A Century of Lost Opportunities

in the struggle for a sovereign 32 county Irish Republic

1900's -- Defiance and Confrontation

In 1900, after eight hundred of subjugation and struggle, Ireland still remained under British control. It was a treated as an integral part of the British Empire, was subject to Queen Victoria and was  ruled from the British Parliament in London.  To all intent and purposes Ireland was a subject nation that could not exercise any degree of political or economic self determination.

 In spite of all of that, as well as the savagery endured at the hands of the oppressor, Irish men and women remained defiant and continued to struggle for freedom and independence.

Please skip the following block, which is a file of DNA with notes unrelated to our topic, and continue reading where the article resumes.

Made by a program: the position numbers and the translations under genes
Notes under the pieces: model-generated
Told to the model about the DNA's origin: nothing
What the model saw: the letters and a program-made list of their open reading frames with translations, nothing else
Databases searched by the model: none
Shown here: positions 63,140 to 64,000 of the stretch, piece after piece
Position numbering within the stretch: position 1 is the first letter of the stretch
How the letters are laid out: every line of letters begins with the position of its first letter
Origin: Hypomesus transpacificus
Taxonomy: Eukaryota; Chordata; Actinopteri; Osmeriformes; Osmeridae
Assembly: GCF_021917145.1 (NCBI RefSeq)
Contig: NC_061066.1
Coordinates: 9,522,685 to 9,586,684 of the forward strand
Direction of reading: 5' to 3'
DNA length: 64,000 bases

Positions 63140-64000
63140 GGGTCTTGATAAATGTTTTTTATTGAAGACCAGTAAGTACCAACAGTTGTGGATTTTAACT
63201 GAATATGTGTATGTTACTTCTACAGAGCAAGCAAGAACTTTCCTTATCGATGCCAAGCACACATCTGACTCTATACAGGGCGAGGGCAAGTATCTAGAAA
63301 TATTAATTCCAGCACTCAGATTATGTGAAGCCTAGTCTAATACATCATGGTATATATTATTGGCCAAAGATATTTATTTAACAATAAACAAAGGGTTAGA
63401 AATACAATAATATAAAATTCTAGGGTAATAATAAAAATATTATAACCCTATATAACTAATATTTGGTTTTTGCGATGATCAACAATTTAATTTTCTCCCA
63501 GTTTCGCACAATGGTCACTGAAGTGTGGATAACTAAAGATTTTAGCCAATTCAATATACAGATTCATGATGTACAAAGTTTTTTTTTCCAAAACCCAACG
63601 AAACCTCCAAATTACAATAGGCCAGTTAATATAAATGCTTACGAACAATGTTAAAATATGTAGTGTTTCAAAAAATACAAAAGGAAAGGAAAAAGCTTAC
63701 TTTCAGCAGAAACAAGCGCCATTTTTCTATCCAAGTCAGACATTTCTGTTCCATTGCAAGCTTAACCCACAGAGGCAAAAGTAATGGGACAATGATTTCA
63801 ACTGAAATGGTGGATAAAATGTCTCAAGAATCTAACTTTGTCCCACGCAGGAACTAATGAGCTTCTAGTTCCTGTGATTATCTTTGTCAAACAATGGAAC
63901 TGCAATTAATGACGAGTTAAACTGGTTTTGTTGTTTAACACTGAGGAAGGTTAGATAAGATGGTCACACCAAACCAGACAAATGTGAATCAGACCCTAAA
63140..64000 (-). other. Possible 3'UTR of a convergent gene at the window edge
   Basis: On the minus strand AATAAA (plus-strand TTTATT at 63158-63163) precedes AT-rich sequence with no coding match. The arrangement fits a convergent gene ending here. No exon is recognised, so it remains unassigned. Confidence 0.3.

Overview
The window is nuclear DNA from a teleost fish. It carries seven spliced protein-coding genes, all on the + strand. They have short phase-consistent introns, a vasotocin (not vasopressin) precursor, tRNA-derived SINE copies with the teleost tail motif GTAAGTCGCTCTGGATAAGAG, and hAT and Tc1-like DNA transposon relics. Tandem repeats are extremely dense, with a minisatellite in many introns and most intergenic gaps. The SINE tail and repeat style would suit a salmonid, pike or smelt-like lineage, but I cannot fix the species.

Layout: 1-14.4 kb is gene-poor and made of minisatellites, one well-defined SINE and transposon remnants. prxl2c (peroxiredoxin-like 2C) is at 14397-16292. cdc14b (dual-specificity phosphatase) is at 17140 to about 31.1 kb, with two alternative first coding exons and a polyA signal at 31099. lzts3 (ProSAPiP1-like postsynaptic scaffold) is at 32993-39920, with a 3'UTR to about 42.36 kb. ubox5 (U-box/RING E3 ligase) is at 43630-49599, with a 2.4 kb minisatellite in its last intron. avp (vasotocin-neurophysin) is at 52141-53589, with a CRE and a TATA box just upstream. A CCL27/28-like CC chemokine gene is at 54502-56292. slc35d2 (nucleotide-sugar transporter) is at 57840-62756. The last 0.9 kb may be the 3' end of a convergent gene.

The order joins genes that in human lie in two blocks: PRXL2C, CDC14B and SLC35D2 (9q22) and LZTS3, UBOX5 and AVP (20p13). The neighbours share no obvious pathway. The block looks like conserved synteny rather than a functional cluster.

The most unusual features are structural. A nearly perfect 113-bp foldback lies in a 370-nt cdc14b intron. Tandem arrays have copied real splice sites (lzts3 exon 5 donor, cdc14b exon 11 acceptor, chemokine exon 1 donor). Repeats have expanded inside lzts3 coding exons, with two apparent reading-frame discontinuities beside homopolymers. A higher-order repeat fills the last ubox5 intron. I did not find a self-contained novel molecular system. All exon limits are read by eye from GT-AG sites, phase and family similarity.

In 1902, Arthur Griffith, Editor of the United Irishman, presented to the third annual convention of Cumann na nGaedheal the most revolutionary political idea since the fall of Parnell; it was that the elected Irish Members of Parliament should refuse to sit in Westminster, demand reinstitution of the Irish Parliament of 1782, and pledge allegiance only to a king of Ireland, not to the King of England. While the Liberator, Daniel O'Connell, had once considered such unilateral action, he had not forced the issue. Griffith provided a strategy of passive resistance by turning an assembly of Irish MPs into a de facto constitutional convention. Modeled on Frank Deak's policy, which resulted in the Dual Monarchy of Austria-Hungary in 1867, Griffith serialized his abstentionist program in the United Irishman as the Resurrection of Hungary, and then published it as a pamphlet and distributed it widely in 1904. The direct result of this idea was the formation of Sinn Féin on 28th November 1905, as an abstentionist political party, with internal self-reliance as its principal plank, pledging never to recognize or use the services or forces of the enemy.